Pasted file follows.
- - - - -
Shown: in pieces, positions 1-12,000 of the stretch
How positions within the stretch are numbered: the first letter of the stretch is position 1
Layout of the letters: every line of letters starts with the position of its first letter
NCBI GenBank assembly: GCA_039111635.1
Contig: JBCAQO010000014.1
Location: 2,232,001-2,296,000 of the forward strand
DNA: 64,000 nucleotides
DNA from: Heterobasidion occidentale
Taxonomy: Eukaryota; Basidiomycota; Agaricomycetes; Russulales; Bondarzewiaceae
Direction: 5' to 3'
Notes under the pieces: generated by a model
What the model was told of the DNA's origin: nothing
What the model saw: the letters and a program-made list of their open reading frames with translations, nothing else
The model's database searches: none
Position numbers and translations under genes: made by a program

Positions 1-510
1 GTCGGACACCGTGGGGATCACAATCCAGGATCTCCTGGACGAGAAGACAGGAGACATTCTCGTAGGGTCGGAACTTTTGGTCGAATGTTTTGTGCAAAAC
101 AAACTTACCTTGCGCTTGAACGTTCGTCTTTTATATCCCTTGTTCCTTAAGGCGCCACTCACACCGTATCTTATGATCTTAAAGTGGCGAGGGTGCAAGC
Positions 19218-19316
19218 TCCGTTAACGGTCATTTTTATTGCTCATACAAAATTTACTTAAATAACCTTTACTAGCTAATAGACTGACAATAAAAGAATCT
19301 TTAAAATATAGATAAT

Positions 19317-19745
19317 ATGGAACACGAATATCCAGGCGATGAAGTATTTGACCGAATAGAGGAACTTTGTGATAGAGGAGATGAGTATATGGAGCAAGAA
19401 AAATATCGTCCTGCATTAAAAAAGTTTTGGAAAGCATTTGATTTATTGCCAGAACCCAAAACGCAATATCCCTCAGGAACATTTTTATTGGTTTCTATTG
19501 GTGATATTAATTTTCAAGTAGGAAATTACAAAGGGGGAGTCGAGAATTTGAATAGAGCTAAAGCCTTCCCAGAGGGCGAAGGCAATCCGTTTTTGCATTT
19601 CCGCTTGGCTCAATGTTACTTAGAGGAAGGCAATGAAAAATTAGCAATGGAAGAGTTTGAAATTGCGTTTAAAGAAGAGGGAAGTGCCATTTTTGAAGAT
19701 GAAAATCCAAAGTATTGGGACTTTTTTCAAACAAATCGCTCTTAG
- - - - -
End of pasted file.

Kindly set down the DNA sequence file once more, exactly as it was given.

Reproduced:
Shown: in pieces, positions 1-12,000 of the stretch
How positions within the stretch are numbered: the first letter of the stretch is position 1
Layout of the letters: every line of letters starts with the position of its first letter
NCBI GenBank assembly: GCA_039111635.1
Contig: JBCAQO010000014.1
Location: 2,232,001-2,296,000 of the forward strand
DNA: 64,000 nucleotides
DNA from: Heterobasidion occidentale
Taxonomy: Eukaryota; Basidiomycota; Agaricomycetes; Russulales; Bondarzewiaceae
Direction: 5' to 3'
Notes under the pieces: generated by a model
What the model was told of the DNA's origin: nothing
What the model saw: the letters and a program-made list of their open reading frames with translations, nothing else
The model's database searches: none
Position numbers and translations under genes: made by a program

Positions 1-510
1 GTCGGACACCGTGGGGATCACAATCCAGGATCTCCTGGACGAGAAGACAGGAGACATTCTCGTAGGGTCGGAACTTTTGGTCGAATGTTTTGTGCAAAAC
101 AAACTTACCTTGCGCTTGAACGTTCGTCTTTTATATCCCTTGTTCCTTAAGGCGCCACTCACACCGTATCTTATGATCTTAAAGTGGCGAGGGTGCAAGC
Positions 19218-19316
19218 TCCGTTAACGGTCATTTTTATTGCTCATACAAAATTTACTTAAATAACCTTTACTAGCTAATAGACTGACAATAAAAGAATCT
19301 TTAAAATATAGATAAT

Positions 19317-19745
19317 ATGGAACACGAATATCCAGGCGATGAAGTATTTGACCGAATAGAGGAACTTTGTGATAGAGGAGATGAGTATATGGAGCAAGAA
19401 AAATATCGTCCTGCATTAAAAAAGTTTTGGAAAGCATTTGATTTATTGCCAGAACCCAAAACGCAATATCCCTCAGGAACATTTTTATTGGTTTCTATTG
19501 GTGATATTAATTTTCAAGTAGGAAATTACAAAGGGGGAGTCGAGAATTTGAATAGAGCTAAAGCCTTCCCAGAGGGCGAAGGCAATCCGTTTTTGCATTT
19601 CCGCTTGGCTCAATGTTACTTAGAGGAAGGCAATGAAAAATTAGCAATGGAAGAGTTTGAAATTGCGTTTAAAGAAGAGGGAAGTGCCATTTTTGAAGAT
19701 GAAAATCCAAAGTATTGGGACTTTTTTCAAACAAATCGCTCTTAG